For scientists at the University of Maryland claim to have proved that time travel is impossible and will forever remain a Hollywood invention.
Igor Smolyaninov and Yu-Ju Hung have built a toy version of the Big Bang - the point at which the universe was created around 13.7 billion years ago.
Going out with a bang: Scientists in the U.S. claim their experiment proves time travel is impossible
The desktop experiment simulates how light and timed flowed during the Big Bang - but not the explosion itself.
According to the research, it could help explain why time only marches forward and disorder increases - why we only get older not younger and why a smashed plate cannot become unbroken.
In a report in Physical Review Letters, Smolyaninov describes their work as 'simple experimental geometry'.
For the experiment, researchers took strips of acrylic and gold called metamaterial, and arranged them to twist light in unusual ways.
These substances can be thought of as 'invisibility cloaks', bending light around objects to disguise them.
Shed some light: An image from inside 'Big Bang-in-a-box'It has also been claimed that metamaterial can mimic astronomical events such as a planet orbiting a star or how light behaves in a black hole.
When a laser hit the metamaterial, it excited waves of plasmons on the surface - which appeared to only move in one direction.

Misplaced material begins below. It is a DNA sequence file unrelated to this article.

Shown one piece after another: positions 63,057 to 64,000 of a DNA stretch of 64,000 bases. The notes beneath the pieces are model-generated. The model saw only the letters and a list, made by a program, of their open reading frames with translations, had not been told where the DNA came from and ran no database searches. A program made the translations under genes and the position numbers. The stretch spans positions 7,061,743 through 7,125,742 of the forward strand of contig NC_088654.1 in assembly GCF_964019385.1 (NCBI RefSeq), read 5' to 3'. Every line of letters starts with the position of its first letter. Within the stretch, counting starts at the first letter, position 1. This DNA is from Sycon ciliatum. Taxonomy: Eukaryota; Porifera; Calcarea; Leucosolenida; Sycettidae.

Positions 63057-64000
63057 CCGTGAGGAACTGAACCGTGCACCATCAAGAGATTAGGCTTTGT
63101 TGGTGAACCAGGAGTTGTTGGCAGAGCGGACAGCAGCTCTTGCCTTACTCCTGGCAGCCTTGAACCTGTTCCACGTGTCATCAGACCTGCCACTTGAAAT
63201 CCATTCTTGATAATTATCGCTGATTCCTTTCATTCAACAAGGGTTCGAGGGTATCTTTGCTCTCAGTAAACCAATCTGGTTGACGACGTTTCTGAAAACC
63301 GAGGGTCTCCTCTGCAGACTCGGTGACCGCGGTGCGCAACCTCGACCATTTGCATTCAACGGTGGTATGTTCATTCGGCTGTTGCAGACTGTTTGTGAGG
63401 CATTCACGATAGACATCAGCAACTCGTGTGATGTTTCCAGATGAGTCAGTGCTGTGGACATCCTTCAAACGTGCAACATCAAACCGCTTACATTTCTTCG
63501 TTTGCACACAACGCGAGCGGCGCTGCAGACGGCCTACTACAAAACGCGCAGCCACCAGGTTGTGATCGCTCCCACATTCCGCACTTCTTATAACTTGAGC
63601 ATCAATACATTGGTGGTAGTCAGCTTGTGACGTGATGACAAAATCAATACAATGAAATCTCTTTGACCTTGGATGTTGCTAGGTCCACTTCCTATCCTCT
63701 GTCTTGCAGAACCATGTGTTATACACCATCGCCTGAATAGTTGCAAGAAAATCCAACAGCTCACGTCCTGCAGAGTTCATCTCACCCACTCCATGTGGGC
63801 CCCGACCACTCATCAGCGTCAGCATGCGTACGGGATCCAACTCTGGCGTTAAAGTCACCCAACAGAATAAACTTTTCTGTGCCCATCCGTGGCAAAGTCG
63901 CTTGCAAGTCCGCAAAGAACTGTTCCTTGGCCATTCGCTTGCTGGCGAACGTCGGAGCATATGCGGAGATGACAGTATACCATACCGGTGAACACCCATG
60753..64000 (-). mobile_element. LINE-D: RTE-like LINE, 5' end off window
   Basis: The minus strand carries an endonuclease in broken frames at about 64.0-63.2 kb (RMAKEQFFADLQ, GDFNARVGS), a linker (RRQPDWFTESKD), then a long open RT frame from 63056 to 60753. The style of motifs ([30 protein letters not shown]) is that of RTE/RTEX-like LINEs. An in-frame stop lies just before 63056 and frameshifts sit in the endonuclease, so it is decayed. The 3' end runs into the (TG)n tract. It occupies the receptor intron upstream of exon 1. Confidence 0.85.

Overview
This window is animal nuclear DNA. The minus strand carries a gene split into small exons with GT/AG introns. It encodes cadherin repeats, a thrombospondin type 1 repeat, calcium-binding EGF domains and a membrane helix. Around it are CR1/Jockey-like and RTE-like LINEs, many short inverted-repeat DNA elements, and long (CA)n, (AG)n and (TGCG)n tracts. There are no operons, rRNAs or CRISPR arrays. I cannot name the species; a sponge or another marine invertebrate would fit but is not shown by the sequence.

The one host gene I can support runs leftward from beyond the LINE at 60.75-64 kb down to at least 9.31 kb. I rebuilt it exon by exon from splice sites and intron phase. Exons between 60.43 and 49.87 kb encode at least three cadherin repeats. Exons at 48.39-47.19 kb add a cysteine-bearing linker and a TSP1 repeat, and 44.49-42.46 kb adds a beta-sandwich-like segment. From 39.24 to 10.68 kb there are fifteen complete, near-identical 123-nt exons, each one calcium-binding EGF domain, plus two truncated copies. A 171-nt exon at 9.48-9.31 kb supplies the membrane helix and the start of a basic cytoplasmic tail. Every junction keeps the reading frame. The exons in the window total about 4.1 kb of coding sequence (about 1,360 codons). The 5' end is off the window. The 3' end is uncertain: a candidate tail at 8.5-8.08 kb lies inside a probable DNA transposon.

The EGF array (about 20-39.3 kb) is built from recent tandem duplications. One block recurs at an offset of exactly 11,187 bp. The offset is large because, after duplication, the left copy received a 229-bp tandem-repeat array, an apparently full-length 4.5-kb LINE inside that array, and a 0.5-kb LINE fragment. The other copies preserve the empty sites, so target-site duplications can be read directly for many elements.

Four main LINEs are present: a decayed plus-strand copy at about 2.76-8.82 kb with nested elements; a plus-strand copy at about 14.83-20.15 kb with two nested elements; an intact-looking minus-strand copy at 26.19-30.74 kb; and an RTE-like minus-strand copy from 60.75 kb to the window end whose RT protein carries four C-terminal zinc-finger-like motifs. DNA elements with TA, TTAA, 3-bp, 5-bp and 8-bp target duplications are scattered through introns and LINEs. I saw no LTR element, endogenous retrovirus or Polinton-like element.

The movement is the same as how massive particles move through time and space - creating a Big Bang-like moment.
At first the scientists believed they could create time travel - by building a metamaterial in which light moving in a circle was mathematically identical to particles moving through time, then sending a plasmon on a circular orbit bringing it back to the same point it started.
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But it turns out to be even more complicated than that - for the specific light that is need to interact with particles travelling through time cannot go in a circle.
'Time travel in this model looks like it’s impossible,' said Smolyaninov.
However the research team did acknowledge that the the experiment was not absolute in its findings.
'It will never give you the real final answer about the real Big Bang and real time,' said Smolyaninov. 'But if you study it, you may discover something, and you may be able to ask more intelligent questions.'
For example, it could help scientists understand more about the 'Big Crunch' - one scenario on the fate of the universe when the constant expansion of light and time from the Big Bang reverses and the universe collapses into a black hole.(dailymail.co.uk)